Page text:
Here, counsel for the grandmother and the mother presented the united defense that they had neither caused nor were aware of any mistreatment of or injuries to Lily or the older children, placing all of the blame on the mother's boyfriend. While the mother's counsel took the lead in cross-examining petitioner's witnesses and calling witnesses in furtherance of the united defense—including the pediatrician and pediatric nurse who previously had cared for the children and had not observed signs of abuse or neglect—the grandmother's counsel undertook relevant follow-up cross-examination of those witnesses and, further, called the pediatrician and the mother's boyfriend as witnesses on her behalf. In addition to presenting a cogent and cohesive defense establishing that the grandmother worked full-time outside of the home during the period when the abuse occurred and postulating that the mother's boyfriend was responsible for the injuries sustained, the grandmother's counsel otherwise made appropriate objections, elicited favorable testimony and successfully opposed a request to draw a negative inference against her.

With regard to the grandmother's specific complaint that counsel did not call favorable medical experts to rebut petitioner's experts, the case law makes clear that “[t]he failure to call particular witnesses ․ does not necessarily constitute ineffective assistance” of counsel (Matter of James P., 17 AD3d at 734–735; accord Matter of Thompson v. Gibeault, 305 A.D.2d at 875). To that end, the grandmother has not demonstrated that there were “relevant experts who would have been willing to testify in a manner helpful [and favorable] to [her] case[ ]” (Matter of Destiny C. [Goliath C.], 127 AD3d at 1513), and her speculation that counsel could have found an expert with a contrary, exculpatory medical opinion is insufficient to establish deficient representation or prejudice (see Matter of Troy SS. v. Judy UU., 69 AD3d 1128, 1133–1134 [2010], lv dismissed and denied 14 NY3d 912 [2010]; Matter of Brenden O., 20 AD3d 722, 723 [2005]; Matter of James P., 17 AD3d at 735; Matter of Bates v. Bates, 290 A.D.2d 732, 734 [2002] ). As our review of the record reveals that the grandmother's attorney “advocated her ․ position with sufficient skill to clearly constitute meaningful representation” (Matter of Brenden O., 20 AD3d at 723), we find that she received the effective assistance of counsel.

We likewise are unpersuaded by the grandmother's argument that Family Court erred in taking judicial notice of the boyfriend's criminal plea allocution, which the trial judge had accepted in his dual capacity as a County Judge, wherein the mother's boyfriend admitted causing Lily's femur and some of her rib fractures in November 2010. Under established law, “[a] court may take judicial notice of prior judicial proceedings though in a different court and involving different parties” (Matter of Justin EE., 153 A.D.2d 772, 774 [1989], lv denied 75 N.Y.2d 704 [1990] ). Here, Family Court made clear at the outset of the fact-finding hearing that it intended to take judicial notice of all “prior orders and findings,” to which no objection was raised. It is significant that the mother's boyfriend testified at the fact-finding hearing regarding his guilty plea; the grandmother's counsel had a full opportunity to cross-examine him and, in fact, called him as a witness in pursuit of the theory that he had inflicted Lily's injuries.2 Thus, it cannot be said that the grandmother did not have notice of and an opportunity to elicit and challenge the facts related to the plea allocution of which Family Court took judicial notice (compare Matter of Dakota CC. [Arthur CC.], 78 AD3d 1430, 1431 [2010] ).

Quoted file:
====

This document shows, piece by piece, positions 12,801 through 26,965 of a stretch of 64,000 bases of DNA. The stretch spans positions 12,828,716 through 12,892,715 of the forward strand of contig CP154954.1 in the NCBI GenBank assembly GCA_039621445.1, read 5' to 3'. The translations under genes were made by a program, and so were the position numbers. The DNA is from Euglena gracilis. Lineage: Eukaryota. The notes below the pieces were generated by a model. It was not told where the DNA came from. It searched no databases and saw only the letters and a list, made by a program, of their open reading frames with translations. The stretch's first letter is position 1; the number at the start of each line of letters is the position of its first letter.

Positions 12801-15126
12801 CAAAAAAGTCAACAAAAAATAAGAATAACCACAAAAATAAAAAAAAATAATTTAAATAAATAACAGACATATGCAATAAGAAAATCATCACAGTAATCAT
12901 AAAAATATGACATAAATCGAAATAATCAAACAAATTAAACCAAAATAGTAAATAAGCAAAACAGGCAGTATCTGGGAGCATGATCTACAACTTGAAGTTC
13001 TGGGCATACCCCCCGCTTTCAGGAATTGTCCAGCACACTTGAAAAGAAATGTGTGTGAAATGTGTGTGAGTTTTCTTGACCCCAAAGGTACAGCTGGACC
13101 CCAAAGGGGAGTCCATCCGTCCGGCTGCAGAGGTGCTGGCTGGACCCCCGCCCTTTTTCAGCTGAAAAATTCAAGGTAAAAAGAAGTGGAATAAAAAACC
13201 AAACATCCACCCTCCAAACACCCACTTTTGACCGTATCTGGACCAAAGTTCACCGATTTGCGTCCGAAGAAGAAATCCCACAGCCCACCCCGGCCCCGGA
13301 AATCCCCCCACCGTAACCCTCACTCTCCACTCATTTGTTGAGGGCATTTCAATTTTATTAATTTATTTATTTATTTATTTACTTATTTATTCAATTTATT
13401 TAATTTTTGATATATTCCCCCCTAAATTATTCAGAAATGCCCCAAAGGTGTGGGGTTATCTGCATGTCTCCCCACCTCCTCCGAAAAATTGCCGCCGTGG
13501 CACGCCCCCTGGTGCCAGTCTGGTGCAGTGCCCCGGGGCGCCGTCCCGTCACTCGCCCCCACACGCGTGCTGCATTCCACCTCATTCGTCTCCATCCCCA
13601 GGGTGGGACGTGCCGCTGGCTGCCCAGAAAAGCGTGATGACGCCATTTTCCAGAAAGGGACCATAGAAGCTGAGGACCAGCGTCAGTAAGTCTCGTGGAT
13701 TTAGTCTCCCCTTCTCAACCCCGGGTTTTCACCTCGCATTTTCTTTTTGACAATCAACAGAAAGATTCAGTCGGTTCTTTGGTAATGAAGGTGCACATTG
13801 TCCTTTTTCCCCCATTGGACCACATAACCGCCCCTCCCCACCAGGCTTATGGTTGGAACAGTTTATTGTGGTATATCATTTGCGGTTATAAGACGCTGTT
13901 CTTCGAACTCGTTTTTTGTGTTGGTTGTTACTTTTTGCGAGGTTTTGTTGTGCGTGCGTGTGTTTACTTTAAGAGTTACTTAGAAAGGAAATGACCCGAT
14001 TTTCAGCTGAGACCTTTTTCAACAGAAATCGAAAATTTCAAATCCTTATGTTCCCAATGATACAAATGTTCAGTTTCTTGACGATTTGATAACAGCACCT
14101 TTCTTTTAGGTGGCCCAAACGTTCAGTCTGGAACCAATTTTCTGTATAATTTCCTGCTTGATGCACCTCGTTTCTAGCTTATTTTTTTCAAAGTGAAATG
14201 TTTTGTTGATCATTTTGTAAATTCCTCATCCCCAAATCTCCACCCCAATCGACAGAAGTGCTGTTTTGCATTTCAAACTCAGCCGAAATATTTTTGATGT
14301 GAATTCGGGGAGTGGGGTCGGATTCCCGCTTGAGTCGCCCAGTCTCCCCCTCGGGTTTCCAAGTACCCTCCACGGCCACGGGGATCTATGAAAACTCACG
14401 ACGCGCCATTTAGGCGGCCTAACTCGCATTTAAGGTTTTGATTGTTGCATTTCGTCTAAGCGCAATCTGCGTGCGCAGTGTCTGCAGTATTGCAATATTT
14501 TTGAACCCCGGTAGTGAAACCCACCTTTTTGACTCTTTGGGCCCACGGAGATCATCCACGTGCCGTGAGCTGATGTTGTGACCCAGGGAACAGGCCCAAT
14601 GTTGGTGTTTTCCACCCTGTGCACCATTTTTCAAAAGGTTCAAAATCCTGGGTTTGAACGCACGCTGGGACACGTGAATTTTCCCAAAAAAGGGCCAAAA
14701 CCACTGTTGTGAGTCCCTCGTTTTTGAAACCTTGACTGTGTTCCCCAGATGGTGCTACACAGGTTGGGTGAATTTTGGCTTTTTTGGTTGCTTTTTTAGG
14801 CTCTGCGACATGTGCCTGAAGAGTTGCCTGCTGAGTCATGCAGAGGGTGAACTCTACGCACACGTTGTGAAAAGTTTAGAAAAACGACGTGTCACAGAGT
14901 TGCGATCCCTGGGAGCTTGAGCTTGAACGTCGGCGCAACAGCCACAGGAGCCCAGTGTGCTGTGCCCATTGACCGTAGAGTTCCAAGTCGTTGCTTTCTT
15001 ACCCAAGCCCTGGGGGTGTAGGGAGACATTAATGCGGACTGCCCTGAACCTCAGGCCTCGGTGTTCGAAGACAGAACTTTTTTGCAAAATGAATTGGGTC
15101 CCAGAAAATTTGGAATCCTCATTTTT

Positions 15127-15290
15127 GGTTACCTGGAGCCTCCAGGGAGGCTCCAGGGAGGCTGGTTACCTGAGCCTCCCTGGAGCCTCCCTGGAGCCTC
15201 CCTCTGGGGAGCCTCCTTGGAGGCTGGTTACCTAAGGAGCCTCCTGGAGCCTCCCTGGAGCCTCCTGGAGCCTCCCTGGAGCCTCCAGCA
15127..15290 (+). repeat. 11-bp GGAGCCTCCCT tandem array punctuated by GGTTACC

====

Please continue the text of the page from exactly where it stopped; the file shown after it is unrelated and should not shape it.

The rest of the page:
Moreover, Family Court's primary purpose in taking judicial notice of the plea allocution was to assess the boyfriend's credibility as a witness at the fact-finding hearing, ultimately concluding that the boyfriend's plea admissions were consistent with the medical testimony adduced at the underlying hearing and that he had no motive to testify falsely. It bears emphasis that the plea allocution established the boyfriend's admitted misconduct, which the grandmother used to support her theory that he alone was responsible for all of the injuries sustained. The boyfriend's plea did not constitute evidence that the grandmother had inflicted any of the injuries but, rather, at most established that, as the sole custodian, she was aware of or should have been aware of the boyfriend's mistreatment of Lily and allowed such mistreatment to occur (compare Matter of Justin EE., 153 AD3d at 774). Under these circumstances, we do not find that taking judicial notice was inappropriate and further conclude that any error in this regard was harmless in view of the substantial compelling proof of abuse and neglect (cf. Matter of Billets v. Bush, 63 AD3d 1203, 1204 [2009]; Matter of Martin v. Martin, 61 AD3d 1297, 1298 n [2009] ). The grandmother's remaining arguments, to the extent not specifically addressed, have been examined and found to be lacking in merit.

ORDERED that the order is affirmed, without costs.


1.  Family Court also noted that petitions to terminate parental rights had been filed against both parents. The record reflects that the father has not been involved in the children's lives, has only minimally participated in the hearings and was deemed not to be a resource for the children.

2.  While a transcript of the plea allocution was not introduced into evidence at the fact-finding hearing and the specific crimes to which the boyfriend pleaded guilty were not elicited, the grandmother did not assert that her counsel was unable to obtain a copy of that transcript and Family Court concluded that “it was readily available to all of the attorneys.”


McCARTHY, J.P., LYNCH and CLARK, JJ., concur.